Motion to Adopt UEB
Passed by the Braille Authority of North America
on November 2, 2012
In 1991, it was brought to the attention of the Braille Authority of North America (BANA) that there seemed to be a steady erosion in braille usage, by both children and adults. Among the reasons cited was the complexity and disarray of the braille code. The BANA board decided that an overhaul was needed.
BANA began the process of developing a unified code for English Braille. In 1993, code development was internationalized and taken on by the International Council on English Braille (ICEB). Throughout the next decade, evaluations were conducted, seminars and conferences took place, and numerous articles were published both in the United States and in the other English-speaking countries working on code development.
In 2004, ICEB determined that Unified English Braille (UEB) was sufficiently developed to warrant adoption by its member countries. At that time, BANA decided to observe its implementation in countries adopting UEB and would monitor progress.
During the ensuing years, it has become increasingly apparent that although the accurate, automated conversion of print to braille (forward translation) and from braille to print (back translation) is possible, inconsistencies within the current braille code, as well as changing print conventions not effectively addressed in the current literary braille code, serve as significant roadblocks to translation.
In addition, the potential for the integration of braille into education and everyday life is now greater than ever because of the proliferation of computers and mobile devices that can generate braille; and the ability of a braille user to write in braille for instant communication and collaboration with non-braille readers is becoming ever more essential in our digital age.
UEB has been developed with input from many people with the intention of achieving an optimal balance among many factors, including keeping the general-purpose literary code as its basis, enabling braille to convey the same information as print, allowing for the addition of new symbols not currently available in literary braille, providing flexibility to change as print changes, reducing the complexity of rules, and allowing greater accuracy in back translation.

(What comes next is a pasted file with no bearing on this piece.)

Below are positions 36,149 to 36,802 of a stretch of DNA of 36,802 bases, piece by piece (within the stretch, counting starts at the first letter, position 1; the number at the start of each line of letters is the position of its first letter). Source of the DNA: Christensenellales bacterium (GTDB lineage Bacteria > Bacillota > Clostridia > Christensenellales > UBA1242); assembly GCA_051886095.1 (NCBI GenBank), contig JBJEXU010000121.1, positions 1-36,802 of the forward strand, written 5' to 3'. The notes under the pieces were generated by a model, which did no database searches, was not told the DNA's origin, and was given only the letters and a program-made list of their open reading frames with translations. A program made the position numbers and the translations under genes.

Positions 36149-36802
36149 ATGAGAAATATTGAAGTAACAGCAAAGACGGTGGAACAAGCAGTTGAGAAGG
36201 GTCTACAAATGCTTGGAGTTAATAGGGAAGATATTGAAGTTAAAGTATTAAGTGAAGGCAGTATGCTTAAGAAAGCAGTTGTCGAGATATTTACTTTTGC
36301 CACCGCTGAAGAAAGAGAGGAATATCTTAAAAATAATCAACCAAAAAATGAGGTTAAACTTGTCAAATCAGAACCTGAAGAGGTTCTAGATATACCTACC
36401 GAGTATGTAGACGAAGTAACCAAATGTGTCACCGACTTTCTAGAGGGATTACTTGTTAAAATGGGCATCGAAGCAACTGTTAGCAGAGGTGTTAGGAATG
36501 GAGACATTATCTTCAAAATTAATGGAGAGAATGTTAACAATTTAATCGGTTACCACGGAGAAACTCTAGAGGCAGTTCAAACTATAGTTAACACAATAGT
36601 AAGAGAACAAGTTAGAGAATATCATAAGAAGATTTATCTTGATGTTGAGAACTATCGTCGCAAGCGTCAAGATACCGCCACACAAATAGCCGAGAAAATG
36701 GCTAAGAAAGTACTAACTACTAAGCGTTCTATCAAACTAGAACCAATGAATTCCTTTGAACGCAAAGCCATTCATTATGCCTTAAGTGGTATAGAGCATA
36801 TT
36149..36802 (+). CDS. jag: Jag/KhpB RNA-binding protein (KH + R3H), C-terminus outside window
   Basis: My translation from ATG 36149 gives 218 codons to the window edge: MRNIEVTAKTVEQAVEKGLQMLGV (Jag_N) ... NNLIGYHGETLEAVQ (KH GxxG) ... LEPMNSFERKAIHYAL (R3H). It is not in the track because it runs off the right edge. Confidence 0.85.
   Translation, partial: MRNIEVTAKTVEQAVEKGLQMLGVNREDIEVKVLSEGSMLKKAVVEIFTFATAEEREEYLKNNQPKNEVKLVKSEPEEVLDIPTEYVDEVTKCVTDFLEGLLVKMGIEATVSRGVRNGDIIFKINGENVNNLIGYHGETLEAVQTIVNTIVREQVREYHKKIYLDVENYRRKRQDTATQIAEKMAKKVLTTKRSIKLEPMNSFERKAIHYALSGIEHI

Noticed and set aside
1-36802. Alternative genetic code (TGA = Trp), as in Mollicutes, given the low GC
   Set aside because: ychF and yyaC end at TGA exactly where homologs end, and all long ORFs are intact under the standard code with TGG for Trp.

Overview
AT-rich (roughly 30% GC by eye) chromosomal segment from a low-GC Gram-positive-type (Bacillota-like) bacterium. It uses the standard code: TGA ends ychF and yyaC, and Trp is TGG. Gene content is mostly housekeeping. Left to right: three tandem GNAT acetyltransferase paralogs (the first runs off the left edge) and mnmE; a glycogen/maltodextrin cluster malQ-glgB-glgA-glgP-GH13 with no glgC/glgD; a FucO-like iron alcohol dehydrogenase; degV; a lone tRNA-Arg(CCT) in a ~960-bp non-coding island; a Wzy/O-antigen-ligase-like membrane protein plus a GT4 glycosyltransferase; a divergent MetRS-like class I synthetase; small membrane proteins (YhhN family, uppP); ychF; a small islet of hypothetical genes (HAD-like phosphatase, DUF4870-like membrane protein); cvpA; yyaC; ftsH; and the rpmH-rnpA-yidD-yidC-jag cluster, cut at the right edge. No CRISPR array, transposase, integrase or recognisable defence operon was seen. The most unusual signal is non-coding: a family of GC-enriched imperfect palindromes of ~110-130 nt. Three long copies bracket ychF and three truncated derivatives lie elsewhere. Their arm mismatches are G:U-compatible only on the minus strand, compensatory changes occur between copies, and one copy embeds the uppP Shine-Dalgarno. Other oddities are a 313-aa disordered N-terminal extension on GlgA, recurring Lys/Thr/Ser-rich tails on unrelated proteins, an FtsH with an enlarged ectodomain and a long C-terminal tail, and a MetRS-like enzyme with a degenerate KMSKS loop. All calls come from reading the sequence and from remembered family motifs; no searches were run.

Specialized braille codes such as those used for music, the International Phonetic Alphabet (IPA), and mathematics have continued to be of use and enjoy wide acceptance among their users because of their suitability for their intended specific purposes. The most prevalently-used of these, the Nemeth Code, a braille code for mathematics and science notation, has been widely recognized as a powerful and efficient system for representing these subject areas in braille.
Therefore, it is moved that the Braille Authority of North America (BANA) adopts Unified English Braille to replace the current English Braille American Edition in the United States while maintaining the Nemeth Code for Mathematics and Science Notation, 1972 Revision; the Music Braille Code 1997; and the IPA Braille Code, 2008. The official braille codes for the United States will be Unified English Braille, Nemeth Code for Mathematics and Science Notation, 1972 Revision and published updates; Music Braille Code, 1997; and The IPA Braille Code, 2008;
And, that the Guidelines and Standards for Tactile Graphics 2010 and Braille Formats: Principles of Print-to-Braille Transcription 2011 continue to be used in the United States as well as other relevant guidelines developed for specialized and uniquely-formatted materials;
And, that BANA will immediately embark on implementation by developing a preliminary transition timetable and by forming a group of related committees composed of stakeholders from the consumer, educational, and transcription and production communities. These committees will be charged with helping to plan in their respective areas for the development of training materials and for other relevant aspects of the transition. These plans will take into consideration all aspects of creating, teaching, learning, and using braille in a wide variety of settings.